Wavelengths and Cancer

I am a little surprised this is not common knowledge. But a guildie of mine said: "long wavelengths are dangerous cause it gets stopped by skin but short wavelengths are ok, cause they go right through you."

To which I replied: "you don't study biology, do you?"

I learnt all this stuff in high school biology - evidently, it's not talked about in chemistry or physics.

Contrary to his belief, short wavelengths are the bad ones precisely for the reason that they go right through you. Long wavelengths are stopped by skin and you'd be surprised how resilient skin is. It should be, it's your body's First Line of Defense (as my biology teacher used to say, so long ago).

But wait! "What about skin cancer," I hear you say!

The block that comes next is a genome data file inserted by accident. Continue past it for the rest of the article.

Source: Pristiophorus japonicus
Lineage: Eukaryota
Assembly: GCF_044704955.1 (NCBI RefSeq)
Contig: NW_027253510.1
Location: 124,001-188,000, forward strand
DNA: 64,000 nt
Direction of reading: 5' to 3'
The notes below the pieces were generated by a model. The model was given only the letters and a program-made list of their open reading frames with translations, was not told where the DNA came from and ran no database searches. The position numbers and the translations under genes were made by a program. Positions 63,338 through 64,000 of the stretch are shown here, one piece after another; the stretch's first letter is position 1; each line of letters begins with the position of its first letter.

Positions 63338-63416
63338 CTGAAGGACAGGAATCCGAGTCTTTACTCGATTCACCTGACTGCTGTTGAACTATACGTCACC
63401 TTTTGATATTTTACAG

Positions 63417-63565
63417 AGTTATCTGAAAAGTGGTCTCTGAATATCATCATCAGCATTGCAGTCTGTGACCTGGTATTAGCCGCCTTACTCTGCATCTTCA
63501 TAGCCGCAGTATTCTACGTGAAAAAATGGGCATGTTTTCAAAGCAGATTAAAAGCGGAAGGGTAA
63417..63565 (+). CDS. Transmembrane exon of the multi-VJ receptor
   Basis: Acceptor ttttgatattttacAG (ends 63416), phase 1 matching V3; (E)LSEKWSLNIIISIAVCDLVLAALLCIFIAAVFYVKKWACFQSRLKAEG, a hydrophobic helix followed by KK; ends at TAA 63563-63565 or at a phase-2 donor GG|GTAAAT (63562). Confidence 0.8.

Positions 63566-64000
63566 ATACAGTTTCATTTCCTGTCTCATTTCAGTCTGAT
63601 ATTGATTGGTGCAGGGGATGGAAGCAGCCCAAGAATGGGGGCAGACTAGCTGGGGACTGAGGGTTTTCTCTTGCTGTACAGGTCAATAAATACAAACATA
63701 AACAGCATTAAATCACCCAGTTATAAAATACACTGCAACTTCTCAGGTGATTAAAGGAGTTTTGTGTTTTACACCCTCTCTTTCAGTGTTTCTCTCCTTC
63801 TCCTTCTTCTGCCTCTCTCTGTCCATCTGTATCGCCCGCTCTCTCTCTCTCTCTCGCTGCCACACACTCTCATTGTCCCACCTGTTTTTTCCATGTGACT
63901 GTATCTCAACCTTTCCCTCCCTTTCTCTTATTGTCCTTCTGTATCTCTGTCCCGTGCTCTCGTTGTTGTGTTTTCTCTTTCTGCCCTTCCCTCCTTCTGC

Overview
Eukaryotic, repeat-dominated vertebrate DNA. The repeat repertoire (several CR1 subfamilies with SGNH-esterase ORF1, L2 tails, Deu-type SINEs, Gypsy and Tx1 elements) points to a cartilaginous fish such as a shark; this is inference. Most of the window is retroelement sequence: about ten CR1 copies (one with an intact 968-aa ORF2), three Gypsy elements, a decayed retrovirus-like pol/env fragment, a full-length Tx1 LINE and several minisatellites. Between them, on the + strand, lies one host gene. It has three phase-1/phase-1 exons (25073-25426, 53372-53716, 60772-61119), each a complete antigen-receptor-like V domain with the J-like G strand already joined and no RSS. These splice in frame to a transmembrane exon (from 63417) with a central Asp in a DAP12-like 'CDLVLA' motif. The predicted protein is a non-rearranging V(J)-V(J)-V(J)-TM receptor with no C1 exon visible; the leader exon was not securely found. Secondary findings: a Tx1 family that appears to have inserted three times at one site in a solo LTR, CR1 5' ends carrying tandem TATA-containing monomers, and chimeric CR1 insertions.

Skin cancer is caused by UV rays which are (oh, yes) short wavelengths! Plus, if you think about it, to get skin cancer you have to be baking in the sun nearly everyday of your life for about 20+ years. So, skin is pretty tough.

Short wavelengths go right through your body, past your skin and into the squishy stuff like DNA.

DNA is pretty fragile, but your body has ways to preventing broken code from going haywire (most of the time, when that fails, then you get all sorts of nasty cancers). Short wavelengths tend to run right through you and knock bits and pieces off your DNA or mess things up a bit.

Short wavelengths are stopped by things like lead plating - which is why X-ray workers wear lead coats and stuff. And also why they have greater workplace risk than... a beach bum.

If beach bumming was a profession.

Wavelengths go beyond visible light, both ways. UV rays is short, but not short enough that one exposure will kill you! It doesn't go too far beyond your skin cells, actually. X-rays are stopped by bone (hence the use of X-rays).

Chart for dummies.